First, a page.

28 Nov 2022 What happened at world’s largest wildlife trade conference? A run down for Europe’s hunters
The 19th meeting of the CITES Conference of Parties to CITES (COP19), also known as the World Wildlife Conference, concluded on 25 November in Panama. CITES regulates international trade to make sure that trade in endangered species is legal, sustainable and not detrimental to the survival of the species.
FACE in close cooperation with its partners, Safari Club International (SCI), Safari Club International Foundation (SCIF), the International Council for Game and Wildlife Conversation (CIC), Dallas Safari Club (DSC), the Nordic Hunters’ Alliance and other sustainable use organisations advocated for legal, sustainable and equitable wildlife trade and stressed the valuable contribution of hunting to conservation around the world.
During the past two weeks more than 2.000 delegates discussed 52 listing proposals and many working documents. FACE followed discussions on key listing proposals, such as Hippopotamus, Southern white rhino, African Elephant and on many agenda items, such as livelihoods, engagement of indigenous peoples and local communities in CITES process, and quotas for leopard hunting trophies.
KEY OUTCOMES OF COP19 – LISTING PROPOSALS
Hippopotamus (Hippopotamus amphibius)-proposal 1
The initial proposal to transfer hippopotamus from Appendix II to Appendix I was amended by the proponents. The revised proposal suggested to retain the listing of Hippos on Appendix II with the annotation of a zero export quota for wild specimens traded for commercial purpose. The CoP voted to reject the proposal after long discussions.
Southern White Rhino (Ceratotherium simum simum)-proposal 2
Namibia proposed to transfer its population of southern white rhinos from Appendix I to Appendix II with an annotation for the exclusive purpose of international trade in live animals for in-situ conservation only, and hunting trophies. The proposal was adopted in a limited version restricting it to the exclusive purpose of live animals for on-site conservation only within the natural and historic range of the white rhino in Africa.
African Elephant (Loxodonta africana)-proposal 5
The proposal to transfer the four populations of Appendix II-listed elephants to Appendix I was rejected by Parties. A similar proposal has been debated and rejected repeatedly by previous Conferences of the Parties. The elephant populations in countries in Southern Africa, including the four with Appendix II populations, are either increasing or stable compared to other parts of Africa. Shifting elephant populations in these countries to Appendix I makes little biological sense, and even less wildlife management common sense.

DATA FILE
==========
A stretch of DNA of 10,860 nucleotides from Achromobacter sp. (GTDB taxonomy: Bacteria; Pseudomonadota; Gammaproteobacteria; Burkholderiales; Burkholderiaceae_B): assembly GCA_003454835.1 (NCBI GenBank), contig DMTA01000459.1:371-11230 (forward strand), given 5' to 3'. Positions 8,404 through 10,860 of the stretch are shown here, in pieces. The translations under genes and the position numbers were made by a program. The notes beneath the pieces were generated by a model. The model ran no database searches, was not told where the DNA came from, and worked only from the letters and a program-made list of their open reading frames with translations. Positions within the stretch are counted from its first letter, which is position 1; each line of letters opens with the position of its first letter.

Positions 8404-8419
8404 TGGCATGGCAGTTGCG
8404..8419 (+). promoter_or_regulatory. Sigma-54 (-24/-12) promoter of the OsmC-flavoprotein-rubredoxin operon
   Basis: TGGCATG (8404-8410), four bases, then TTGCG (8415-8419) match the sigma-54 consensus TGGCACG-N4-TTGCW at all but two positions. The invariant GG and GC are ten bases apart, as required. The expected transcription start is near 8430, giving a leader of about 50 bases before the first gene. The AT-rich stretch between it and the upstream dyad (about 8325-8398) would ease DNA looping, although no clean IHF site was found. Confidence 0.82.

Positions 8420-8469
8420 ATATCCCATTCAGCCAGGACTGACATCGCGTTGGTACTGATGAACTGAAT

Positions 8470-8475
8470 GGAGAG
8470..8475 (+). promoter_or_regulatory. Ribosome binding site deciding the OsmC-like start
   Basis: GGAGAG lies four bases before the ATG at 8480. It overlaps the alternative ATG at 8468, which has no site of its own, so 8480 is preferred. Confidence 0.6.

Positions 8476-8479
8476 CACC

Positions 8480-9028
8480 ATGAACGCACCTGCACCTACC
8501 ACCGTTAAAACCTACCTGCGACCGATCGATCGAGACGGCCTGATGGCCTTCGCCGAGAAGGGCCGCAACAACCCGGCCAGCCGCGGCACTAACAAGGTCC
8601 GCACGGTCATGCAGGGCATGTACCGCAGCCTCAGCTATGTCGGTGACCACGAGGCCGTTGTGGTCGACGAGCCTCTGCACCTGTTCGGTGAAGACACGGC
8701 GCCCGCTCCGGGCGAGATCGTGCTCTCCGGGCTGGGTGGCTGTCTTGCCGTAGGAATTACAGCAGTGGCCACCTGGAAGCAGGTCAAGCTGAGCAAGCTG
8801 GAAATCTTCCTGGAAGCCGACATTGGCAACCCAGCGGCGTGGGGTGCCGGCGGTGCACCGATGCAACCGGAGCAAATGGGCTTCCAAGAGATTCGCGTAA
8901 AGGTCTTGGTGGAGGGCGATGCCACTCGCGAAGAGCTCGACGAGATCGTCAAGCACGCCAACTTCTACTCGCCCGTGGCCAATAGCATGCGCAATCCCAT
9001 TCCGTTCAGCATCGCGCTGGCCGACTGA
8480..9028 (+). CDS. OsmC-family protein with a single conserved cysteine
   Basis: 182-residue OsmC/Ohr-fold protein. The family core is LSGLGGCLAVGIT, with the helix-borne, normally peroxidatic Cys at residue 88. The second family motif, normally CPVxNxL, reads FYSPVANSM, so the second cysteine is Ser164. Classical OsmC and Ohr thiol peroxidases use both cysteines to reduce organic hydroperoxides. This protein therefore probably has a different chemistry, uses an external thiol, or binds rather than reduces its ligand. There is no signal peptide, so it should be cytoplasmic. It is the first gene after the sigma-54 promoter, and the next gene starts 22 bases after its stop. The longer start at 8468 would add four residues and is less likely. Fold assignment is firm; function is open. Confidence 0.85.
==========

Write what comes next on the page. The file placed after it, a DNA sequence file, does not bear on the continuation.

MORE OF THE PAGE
Quotas for leopard hunting trophies
The CoP was invited to amend Res. Conf. 10.14 on ‘Quotas for leopard hunting trophies and skins for personal use’ by changing the quota for Ethiopia from 500 to 20 trophies, as requested by Ethiopia, and removing quotas for Kenya and Malawi, as requested by Kenya and Malawi. Parties adopted the Standing Committee’s recommendations and recent decisions from COP18 were renewed with minor amendment proposed.
Participatory Mechanisms for Rural Communities in CITES
CITES Parties rejected the proposal made by Eswatini, Namibia and Zimbabwe on the establishment of a permanent CITES Rural Communities Committee for the direct involvement of rural communities in the CITES decision-making processes. The CoP agreed that the proponents could refer the matters raised in the document to an inter-sessional working group to be established by the Standing Committee under an agenda item on engagement of indigenous peoples and local communities in CITES process.
Proposed amendments to Resolution Conf. 9.24 (Rev. CoP17)
Cambodia, Eswatini, Namibia and Zimbabwe proposed to amend Resolution Conf. 9.24 to include livelihoods and food security as two factors that must be taken into account in proposals for amendment to the Appendices. The CoP rejected the proposal.
For more information on CITES COP19 outcomes please click here.
What is the CITES CoP?
Every two to three years, the CITES Conference of the Parties (CoP) is a meeting of the Parties to the Convention on International Trade in Endangered Species (CITES) to review the implementation of the Convention.
The CoP provides a forum for Parties to:
- review progress in the conservation of species listed under CITES
- consider, and where appropriate adopt, proposals to amend the lists of species under CITES
- recommend measures to improve the effectiveness of the Convention
- make provisions (including budget matters) necessary to allow the CITES Secretariat to function effectively.